If it’s cold outside where you are, you may have given up being out on the water until it warms up again. While this is your choice, the truth is that it’s still possible to have a blast in your kayak or on your paddle board, even if it’s cold outside. You may need to change how you do some things or add some extra gear, but you don’t have to stay inside. Here’s what you need to know to have a safe, fun time out on the water this winter.
Bring a Communication Device
It’s always a good idea to have a radio or a cell phone with you when you’re out on the water, but it’s even more important when it’s cold outside. In fact, having communication in the winter could mean the difference between getting out of an accident alive and not doing so. Do make sure that you will actually be able to get in touch with someone if you need them. If you’re not sure that your cell phone will have service, for instance, make sure that you have a backup method of communicating, too. A broad-band VHF radio will never be a bad idea.
The idea is not to go into the water when it’s cold, but you still might. If you or someone else falls in, remember this rule.
- 1 – You have one minute to realize what has happened, overcome shock, and get your breathing under control. If you can’t do this, the chances of drowning increase rapidly. If you’re with someone who goes in, this means that helping them control their breathing is the single most important thing you can do after they fall in.
- 10 – You have about 10 minutes to get out of the water or help your friends get out. After this, you’ll start to lose dexterity, especially in your fingers, which makes getting out harder and harder. The longer you stay in, the more the cold will affect the ways your body and mind can work to help you get out.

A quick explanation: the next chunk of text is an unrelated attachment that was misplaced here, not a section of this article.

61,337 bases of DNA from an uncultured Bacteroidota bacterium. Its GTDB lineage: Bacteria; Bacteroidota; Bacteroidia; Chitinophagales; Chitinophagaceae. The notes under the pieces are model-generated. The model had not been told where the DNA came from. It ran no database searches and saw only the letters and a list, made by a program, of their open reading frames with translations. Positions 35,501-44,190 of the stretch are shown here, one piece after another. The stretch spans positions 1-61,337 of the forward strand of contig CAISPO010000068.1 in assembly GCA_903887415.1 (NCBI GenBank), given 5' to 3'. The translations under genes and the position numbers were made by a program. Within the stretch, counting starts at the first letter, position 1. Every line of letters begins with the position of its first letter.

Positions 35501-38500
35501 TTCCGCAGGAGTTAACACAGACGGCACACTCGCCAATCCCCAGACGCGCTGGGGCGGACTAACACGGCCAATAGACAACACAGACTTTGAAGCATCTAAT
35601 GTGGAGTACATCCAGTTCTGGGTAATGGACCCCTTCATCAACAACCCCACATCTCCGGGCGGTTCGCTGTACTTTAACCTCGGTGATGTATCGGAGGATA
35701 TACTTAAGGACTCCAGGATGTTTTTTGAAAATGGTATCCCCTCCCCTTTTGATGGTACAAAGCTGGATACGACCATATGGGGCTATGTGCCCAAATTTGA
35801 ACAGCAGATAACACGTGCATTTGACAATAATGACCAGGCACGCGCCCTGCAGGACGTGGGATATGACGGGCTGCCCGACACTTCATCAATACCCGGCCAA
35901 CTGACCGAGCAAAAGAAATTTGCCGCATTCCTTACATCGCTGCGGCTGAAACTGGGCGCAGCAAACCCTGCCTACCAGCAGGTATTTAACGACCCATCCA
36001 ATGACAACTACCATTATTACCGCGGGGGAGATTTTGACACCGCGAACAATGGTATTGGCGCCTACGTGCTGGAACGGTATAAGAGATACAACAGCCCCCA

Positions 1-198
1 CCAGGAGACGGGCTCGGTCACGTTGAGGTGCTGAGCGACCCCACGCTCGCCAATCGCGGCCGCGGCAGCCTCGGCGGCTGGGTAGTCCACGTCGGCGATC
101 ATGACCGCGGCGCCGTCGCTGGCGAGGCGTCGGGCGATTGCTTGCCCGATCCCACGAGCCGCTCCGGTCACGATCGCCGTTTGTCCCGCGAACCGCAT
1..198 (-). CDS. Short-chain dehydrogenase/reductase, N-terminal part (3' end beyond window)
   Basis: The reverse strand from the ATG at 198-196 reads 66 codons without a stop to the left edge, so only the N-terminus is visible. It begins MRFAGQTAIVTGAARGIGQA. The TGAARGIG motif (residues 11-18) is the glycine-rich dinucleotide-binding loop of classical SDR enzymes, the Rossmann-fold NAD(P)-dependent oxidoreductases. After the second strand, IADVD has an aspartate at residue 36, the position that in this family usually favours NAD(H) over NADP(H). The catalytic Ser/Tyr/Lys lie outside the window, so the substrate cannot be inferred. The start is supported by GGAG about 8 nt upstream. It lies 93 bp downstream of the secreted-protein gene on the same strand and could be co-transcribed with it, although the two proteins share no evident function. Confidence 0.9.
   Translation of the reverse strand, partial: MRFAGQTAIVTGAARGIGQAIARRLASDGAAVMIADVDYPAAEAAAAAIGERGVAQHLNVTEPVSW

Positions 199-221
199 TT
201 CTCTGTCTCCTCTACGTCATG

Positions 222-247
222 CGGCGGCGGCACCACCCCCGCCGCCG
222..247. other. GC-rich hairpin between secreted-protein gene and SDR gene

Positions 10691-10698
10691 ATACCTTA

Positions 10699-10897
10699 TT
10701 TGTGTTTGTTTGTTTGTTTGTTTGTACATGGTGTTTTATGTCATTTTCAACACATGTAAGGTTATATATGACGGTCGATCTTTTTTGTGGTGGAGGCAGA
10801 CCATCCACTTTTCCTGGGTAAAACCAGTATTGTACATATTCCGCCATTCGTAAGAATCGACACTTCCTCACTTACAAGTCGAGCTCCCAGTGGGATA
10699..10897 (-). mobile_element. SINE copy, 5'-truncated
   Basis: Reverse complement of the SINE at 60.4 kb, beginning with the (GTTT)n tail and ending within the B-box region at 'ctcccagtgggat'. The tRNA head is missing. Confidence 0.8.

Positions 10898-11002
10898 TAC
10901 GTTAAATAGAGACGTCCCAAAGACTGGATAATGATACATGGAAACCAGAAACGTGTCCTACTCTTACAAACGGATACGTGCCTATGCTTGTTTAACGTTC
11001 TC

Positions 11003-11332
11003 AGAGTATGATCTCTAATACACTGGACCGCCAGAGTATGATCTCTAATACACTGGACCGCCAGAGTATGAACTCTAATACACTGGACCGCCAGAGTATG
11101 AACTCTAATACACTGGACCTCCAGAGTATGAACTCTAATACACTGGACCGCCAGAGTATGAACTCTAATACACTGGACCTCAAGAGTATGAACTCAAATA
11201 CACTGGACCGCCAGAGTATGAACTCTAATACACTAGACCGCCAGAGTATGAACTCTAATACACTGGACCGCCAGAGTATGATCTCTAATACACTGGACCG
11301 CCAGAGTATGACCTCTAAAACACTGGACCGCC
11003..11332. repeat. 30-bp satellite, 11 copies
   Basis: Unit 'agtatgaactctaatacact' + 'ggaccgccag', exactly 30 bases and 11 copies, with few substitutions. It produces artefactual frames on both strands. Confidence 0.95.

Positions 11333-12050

- 1 – This depends a lot on the ambient temperatures, wind chill, etc., but you have about an hour before hypothermia really sets in and someone who is cold could become unconscious. This is even true if you have gotten them out of the water. It means it’s imperative you get someone to shore and warm them up after you pull them out.
Wear Your Life Vest
Many outdoor sportsmen and women don’t like to wear their life vests. They know how to swim, they have gone in before, and they feel confident that they can get themselves out of any situation that may arise. However, with the cold as an added factor, it’s always a good idea to wear your life vest anyway. This can help you recover from shock within the first minute and it can help you get to wherever you need to go to get out of the water. It also means that you won’t have to work as hard to stay afloat so you can focus on getting yourself back in your boat.
Take Someone Along
The buddy system is always a great system when you’re heading out to the water, but it’s an even better idea in the winter. When you have someone with you, they can help you make good choices, haul you back into your boat or onto land if you go in, call for help, and more. Without the right people available to you, a small accident can turn into something dangerous fast. When you have knowledgeable people alongside you, though, you stand a much better chance of getting out of any bad situations intact.
Have the Right Gear
You will need different gear when you go out on the water in the winter than you do when it’s warmer. It’s important to remember that you need to dress for the water, not for the air. Even if it’s 60 or 70 degrees outside, the water could be close to freezing. Wearing the right things can mean the difference between surviving a swim and suffering because of it. We make specific recommendations here, but you should always choose the gear that will work for you and your craft, and that fits the weather you’re experiencing.
Take Special Care With Ice
Ice is a special and specific type of hazard that you may have to deal with out on the water in the winter. Remember that a chunk of ice can look completely different underneath the surface of the water than it does on top. It may stick out and jab your boat. Ice can also form cracks that are large enough to fit your boat but may not actually be safe. Keep in mind that, while beautiful, ice is treacherous and you may want to avoid it altogether unless you have previous experience paddling in and around it.
You don’t have to avoid the water in the winter. Take these extra precautions and you’ll be ready for anything that comes up. Remember to have fun out there!